Culligan, 19-14 in four seasons as football coach, also applied for and was passed over as head coach of the track and field team. "It's the first time I haven't coached track in 13, 14 years," Culligan told the paper.

   Culligan said he is mulling over whether to coach at another school this fall, or take the year off. His 8-year-old son, Sean, is involved in youth sports.

   "I haven't contacted any schools about coaching," he said. "The plan was for me to come back to Whitehall; now I'll start exploring my options, or not coach this year. I spent 21 years coaching other people's kids -- now I can coach my own."

   Veteran coach dies: Tony Cavaliere winning percentage while coaching boys soccer at Middletown was barely above .500 -- his record was 125-121-27 with four Section 9 titles from 1986-2000 -- but that doesn't mean he didn't make an impact in his community.

  

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  •    Cavaliere emigrated from Italy at age 11, learned English and Spanish, taught at Middletown schools and created a men's immigrant soccer league in town, tutoring players in English after games.

       He died on Friday at age 72 after a long-term illness, The Times Herald-Record reported.

       Later in his career, the at-times demanding coach took over the girls program at Burke Catholic for six seasons.

       "It kind of made him more of a softie because he realized that he had the opportunity where he could continue to grow," said Sara Cavaliere, his daughter. "He loved it."

       Hell-icopter dad: Music mogul Sean "Diddy" Combs was arrested by campus police Monday, accused of assaulting UCLA assistant coach Sal Alosi at the university where his son plays football. He was also charged with one count of making terrorist threats and one count of battery.

       Diddy's son, Justin Combs, is a undersized, seldom-used defensive back who signed with the Bruins out of Iona Prep in 2012.

       TMZ reported Diddy took exception to Alosi screaming at his son. Diddy, who was watching from the sidelines, later confronted the coach in his office and allegedly grabbed him.

       UCLA spokeswoman Nancy Greenstein confirmed the arrest following the incident at the Acosta Athletic Training Complex. The hip-hop icon was moved to Los Angeles County jail and posted bail later Monday.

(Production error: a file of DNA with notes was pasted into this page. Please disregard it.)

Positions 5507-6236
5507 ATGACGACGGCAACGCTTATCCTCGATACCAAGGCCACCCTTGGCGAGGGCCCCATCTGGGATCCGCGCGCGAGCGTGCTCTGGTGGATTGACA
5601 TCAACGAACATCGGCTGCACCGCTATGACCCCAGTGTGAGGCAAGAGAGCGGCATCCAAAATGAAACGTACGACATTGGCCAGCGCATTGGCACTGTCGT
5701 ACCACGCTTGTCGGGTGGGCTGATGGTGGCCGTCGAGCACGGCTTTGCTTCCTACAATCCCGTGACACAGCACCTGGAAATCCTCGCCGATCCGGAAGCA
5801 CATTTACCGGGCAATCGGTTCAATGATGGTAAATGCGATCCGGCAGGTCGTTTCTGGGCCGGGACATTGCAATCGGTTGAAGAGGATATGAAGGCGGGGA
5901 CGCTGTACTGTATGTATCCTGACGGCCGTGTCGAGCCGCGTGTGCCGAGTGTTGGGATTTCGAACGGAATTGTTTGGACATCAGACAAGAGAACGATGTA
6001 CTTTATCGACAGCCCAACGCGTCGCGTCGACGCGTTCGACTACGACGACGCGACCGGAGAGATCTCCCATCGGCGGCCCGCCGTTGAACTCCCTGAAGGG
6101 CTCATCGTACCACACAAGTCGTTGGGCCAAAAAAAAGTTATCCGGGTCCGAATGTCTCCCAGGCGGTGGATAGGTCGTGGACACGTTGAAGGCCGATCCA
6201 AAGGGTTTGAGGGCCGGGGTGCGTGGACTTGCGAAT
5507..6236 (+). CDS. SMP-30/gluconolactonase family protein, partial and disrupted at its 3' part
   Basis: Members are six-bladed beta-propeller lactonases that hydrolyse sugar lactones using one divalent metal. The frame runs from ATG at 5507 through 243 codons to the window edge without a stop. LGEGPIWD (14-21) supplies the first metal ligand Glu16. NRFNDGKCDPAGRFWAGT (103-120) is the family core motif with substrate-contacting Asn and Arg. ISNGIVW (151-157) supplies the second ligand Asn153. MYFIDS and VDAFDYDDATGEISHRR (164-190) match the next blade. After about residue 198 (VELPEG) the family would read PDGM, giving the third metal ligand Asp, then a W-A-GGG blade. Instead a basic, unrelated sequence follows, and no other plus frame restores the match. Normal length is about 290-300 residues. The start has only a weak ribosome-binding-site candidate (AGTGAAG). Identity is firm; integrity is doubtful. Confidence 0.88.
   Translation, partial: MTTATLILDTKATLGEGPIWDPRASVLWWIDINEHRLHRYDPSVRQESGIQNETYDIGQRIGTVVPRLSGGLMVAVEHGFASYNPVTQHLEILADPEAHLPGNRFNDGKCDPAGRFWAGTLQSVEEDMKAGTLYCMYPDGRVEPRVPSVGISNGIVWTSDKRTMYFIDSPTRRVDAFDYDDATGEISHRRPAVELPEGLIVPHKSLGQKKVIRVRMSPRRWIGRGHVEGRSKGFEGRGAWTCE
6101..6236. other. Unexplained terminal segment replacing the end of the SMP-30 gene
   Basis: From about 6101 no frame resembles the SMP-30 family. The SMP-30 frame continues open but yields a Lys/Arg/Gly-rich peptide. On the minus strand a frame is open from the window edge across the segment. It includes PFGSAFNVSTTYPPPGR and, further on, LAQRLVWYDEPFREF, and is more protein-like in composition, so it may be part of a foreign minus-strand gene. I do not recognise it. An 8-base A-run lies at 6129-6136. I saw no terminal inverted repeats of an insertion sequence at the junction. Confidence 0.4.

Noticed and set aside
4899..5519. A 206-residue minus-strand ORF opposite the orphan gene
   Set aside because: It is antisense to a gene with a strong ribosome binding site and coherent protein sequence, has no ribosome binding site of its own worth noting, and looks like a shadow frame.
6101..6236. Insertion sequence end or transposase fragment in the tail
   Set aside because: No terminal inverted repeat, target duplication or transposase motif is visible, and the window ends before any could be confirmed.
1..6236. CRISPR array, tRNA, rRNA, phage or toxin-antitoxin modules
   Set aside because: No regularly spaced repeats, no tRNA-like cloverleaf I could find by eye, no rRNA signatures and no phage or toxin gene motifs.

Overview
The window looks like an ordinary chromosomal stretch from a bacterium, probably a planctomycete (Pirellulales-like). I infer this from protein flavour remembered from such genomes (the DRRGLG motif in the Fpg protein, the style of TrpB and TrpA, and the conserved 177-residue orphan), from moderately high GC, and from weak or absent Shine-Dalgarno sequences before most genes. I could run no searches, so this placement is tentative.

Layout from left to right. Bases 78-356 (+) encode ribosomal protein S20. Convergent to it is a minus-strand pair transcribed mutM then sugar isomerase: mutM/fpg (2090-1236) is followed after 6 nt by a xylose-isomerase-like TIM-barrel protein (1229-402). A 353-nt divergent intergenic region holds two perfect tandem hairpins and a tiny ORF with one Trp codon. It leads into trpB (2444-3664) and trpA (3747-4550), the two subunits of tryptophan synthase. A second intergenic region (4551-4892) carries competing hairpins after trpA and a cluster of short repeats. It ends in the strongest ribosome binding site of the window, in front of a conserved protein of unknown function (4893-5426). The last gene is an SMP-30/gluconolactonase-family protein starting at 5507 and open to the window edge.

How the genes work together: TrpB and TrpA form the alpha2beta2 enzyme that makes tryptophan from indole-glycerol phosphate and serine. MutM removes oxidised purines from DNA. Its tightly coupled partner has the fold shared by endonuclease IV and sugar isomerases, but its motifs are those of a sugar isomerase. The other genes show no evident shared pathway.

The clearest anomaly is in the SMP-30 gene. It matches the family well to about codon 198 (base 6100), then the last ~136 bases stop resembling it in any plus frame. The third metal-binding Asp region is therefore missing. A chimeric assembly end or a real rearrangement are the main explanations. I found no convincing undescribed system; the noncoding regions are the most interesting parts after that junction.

"I'm thankful that our staff showed the level of professionalism that they did in handling this situation," Bruins head coach Jim Mora said in a statement. "This is an unfortunate incident for all parties involved."

       A representative for Combs called accounts of the incident "wholly inaccurate," CNN reported.

       "Any actions taken by Mr. Combs were solely defensive in nature to protect himself and his son. We are confident that once the true facts are revealed, the case will be dismissed," the representative said in a statement posted on Combs' website.

       That's how to do it: Here's a lesson that some young athletes with professional ambitions should remember.

       New England Patriots tight end Rob Gronkowski says he has made a little over $16.3 million in salary and bonuses in five in NFL seasons -- and has saved all of it. In excerpts from a forthcoming autobiography, "Gronk" explains that he's lived off endorsement income and socked away the rest, despite perceptions likely created by his reputation as an offseason party animal.

       "I live off my marketing money and haven't blown it on any big-money expensive cars, expensive jewelry or tattoos and still wear my favorite pair of jeans from high school," Gronkowski writes.